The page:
As social creatures, our identity is largely shaped by our dealings with others. If we are not spoken to or listened to, we gradually lose the use of speech. If we are not looked at, we become invisible. A ghost is someone whom others have agreed not to see. In New York’s implicit social code, and in official safety recommendations, a cardinal precaution is to avoid the gaze of anyone who appears threatening. When cell phones became widespread, the only users of New York’s often gutted phone booths were beggars and the mentally ill, who rummaged through the boxes for change and used the useless earpieces to engage in long diatribes with unseen interlocutors. In New York, as in Madrid, sane people walk down the street talking loudly on their cell phones with the gesticulations of old-fashioned madmen. When I returned to Madrid, something that always surprised me was the absence of that population of mental castaways to which I had become accustomed in my other city. There are some now, just as there are also those common-looking people who furtively rummage through garbage containers, ashamed homeless people with their shopping carts looking for food when it’s already dark and there are no people left on the street.
The deranged person who keeps silent in his bubble of invisibility can be ignored without disturbance. The one who breaks into speech and shouts becomes a threat, even if he is not addressing anyone. I have in New York many times seen black men talking to themselves, moving very fast, with angry gestures, reproaching someone they do not see, piling interjections one after the other, in a fierce fight in which there is no adversary, with an impotent fury that exhausts itself in itself. That’s why I have no trouble at all imagining that homeless man, Jordan Neely, in a carriage on the F line, standing among the people who pretend not to see him, who turn away from him little by little, contracting in their seats, their faces expressionless, their eyes absent, while he raises his voice above the noise of the train and gradually lights up as he hears himself, though his words seem to ring inside a glass bell. He is 30 years old and has been living on the streets for half his life. He earned pocket change doing Michael Jackson impersonations on the tourist-filled sidewalks of Times Square. When he was 14, his mother was murdered by a lover who left her dismembered body in a suitcase on the side of a Bronx road. Witnesses who seemed not to hear or see anything have reported what he kept shouting, “I don’t have anything to eat. I want water. I don’t care if they lock me up in jail for life. I’m willing to die.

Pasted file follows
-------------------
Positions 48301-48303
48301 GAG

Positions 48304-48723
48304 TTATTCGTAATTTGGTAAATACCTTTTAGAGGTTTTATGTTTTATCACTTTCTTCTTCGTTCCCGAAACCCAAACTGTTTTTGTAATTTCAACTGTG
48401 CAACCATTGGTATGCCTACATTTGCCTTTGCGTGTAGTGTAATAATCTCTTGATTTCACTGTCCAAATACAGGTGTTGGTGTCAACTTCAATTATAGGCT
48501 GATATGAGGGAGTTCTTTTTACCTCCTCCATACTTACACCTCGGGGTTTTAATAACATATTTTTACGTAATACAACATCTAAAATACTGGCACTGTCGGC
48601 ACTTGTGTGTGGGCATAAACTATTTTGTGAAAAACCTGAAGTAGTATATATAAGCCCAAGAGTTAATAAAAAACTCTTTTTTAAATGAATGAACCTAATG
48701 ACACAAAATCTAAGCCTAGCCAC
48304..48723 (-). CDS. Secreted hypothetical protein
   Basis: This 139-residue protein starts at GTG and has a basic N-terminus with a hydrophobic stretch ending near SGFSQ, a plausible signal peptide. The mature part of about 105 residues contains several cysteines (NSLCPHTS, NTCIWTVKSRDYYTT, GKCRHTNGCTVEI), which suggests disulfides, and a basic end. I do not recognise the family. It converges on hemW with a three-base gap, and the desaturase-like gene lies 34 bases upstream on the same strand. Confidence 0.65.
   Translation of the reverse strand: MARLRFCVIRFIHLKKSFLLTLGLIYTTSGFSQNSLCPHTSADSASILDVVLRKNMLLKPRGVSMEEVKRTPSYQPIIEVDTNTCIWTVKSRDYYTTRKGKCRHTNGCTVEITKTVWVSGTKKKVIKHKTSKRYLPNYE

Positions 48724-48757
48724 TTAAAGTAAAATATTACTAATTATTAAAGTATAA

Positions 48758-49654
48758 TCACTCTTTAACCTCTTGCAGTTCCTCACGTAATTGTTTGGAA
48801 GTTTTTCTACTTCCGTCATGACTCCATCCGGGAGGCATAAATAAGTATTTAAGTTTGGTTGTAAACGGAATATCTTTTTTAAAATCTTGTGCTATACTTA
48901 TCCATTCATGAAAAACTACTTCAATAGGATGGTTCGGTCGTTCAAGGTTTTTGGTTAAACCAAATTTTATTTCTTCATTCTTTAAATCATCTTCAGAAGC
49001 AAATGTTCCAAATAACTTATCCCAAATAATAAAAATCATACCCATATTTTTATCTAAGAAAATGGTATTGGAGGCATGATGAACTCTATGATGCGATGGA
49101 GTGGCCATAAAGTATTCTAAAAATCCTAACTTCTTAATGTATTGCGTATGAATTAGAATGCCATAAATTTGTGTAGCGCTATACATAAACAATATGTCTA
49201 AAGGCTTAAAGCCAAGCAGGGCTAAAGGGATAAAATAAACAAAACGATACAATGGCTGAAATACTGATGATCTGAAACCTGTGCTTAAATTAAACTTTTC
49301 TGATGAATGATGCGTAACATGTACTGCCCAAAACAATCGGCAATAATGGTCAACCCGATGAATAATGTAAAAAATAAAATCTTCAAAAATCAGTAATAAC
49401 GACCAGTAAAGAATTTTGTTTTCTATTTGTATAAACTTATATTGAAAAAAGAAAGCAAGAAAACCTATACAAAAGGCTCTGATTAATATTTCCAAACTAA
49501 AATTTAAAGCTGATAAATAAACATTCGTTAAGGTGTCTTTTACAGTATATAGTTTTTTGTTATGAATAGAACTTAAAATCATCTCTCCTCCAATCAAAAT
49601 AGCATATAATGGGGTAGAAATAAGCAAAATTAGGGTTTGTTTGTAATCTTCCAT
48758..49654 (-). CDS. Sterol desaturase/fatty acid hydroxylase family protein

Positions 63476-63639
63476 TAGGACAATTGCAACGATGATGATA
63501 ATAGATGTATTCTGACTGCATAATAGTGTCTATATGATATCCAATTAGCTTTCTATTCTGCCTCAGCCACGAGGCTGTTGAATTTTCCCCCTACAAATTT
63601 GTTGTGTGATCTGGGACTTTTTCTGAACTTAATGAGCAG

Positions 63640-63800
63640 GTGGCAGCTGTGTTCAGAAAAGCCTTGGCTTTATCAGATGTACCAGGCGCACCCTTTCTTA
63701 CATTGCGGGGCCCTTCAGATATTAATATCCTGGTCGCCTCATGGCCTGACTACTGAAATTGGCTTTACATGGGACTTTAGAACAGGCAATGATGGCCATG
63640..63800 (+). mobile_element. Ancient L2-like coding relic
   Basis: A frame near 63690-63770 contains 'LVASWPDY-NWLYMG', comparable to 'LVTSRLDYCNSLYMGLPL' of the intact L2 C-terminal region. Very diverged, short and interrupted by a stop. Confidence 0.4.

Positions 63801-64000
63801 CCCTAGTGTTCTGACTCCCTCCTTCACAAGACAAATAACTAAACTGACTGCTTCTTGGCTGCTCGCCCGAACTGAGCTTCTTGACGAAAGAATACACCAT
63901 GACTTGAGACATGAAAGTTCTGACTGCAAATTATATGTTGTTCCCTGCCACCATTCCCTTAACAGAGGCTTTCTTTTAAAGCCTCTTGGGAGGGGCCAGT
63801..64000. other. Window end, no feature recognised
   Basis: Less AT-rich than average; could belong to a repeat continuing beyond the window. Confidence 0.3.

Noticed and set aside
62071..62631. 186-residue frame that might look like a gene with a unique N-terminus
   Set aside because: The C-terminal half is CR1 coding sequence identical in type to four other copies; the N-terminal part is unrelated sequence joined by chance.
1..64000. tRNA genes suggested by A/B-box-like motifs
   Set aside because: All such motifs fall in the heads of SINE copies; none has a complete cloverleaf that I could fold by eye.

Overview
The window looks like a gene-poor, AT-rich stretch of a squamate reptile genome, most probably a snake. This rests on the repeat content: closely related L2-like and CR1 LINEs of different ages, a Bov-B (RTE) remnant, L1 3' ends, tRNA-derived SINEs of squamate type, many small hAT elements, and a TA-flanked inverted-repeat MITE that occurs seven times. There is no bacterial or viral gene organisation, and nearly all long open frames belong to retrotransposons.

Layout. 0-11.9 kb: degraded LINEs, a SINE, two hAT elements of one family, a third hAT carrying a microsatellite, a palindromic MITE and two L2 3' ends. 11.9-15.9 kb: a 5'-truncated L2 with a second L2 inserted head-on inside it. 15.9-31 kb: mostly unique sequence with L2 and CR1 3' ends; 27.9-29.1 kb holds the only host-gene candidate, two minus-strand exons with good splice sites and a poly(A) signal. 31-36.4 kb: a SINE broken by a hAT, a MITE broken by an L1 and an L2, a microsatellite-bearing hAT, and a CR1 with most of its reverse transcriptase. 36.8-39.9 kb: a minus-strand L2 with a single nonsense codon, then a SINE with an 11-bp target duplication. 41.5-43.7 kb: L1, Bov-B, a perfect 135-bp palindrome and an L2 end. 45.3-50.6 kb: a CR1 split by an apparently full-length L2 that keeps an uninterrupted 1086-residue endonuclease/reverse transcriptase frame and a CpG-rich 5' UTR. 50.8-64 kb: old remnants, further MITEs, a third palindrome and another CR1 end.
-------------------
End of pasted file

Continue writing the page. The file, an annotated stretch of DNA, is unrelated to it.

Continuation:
His fate could have been that of so many mentally ill people: the police arrest them for any reason, take them to the terrible Rikers Island remand prison, and since they cannot pay bail they are locked up, which aggravates their disorder and thus provokes new punishments, among them the endless tunnel of the isolation cells, from where there is no return to sanity.
Jordan Neely was forever silenced by a passenger in the same carriage who, instead of acting distracted, felt like a hero and threw him to the floor, pinning him to the ground with a muscular lever against his neck, with all the technical prowess of a vigorous twenty-four-year-old ex-Marine. As Neely resisted and kicked, a few volunteers soon joined in the feat. When the train stopped, Neely’s mouth hung open and his eyes rolled back in his head. Perhaps he did not have time to realize that the invisibility of ghost and castaway against which he wanted to raise his voice was also his only refuge.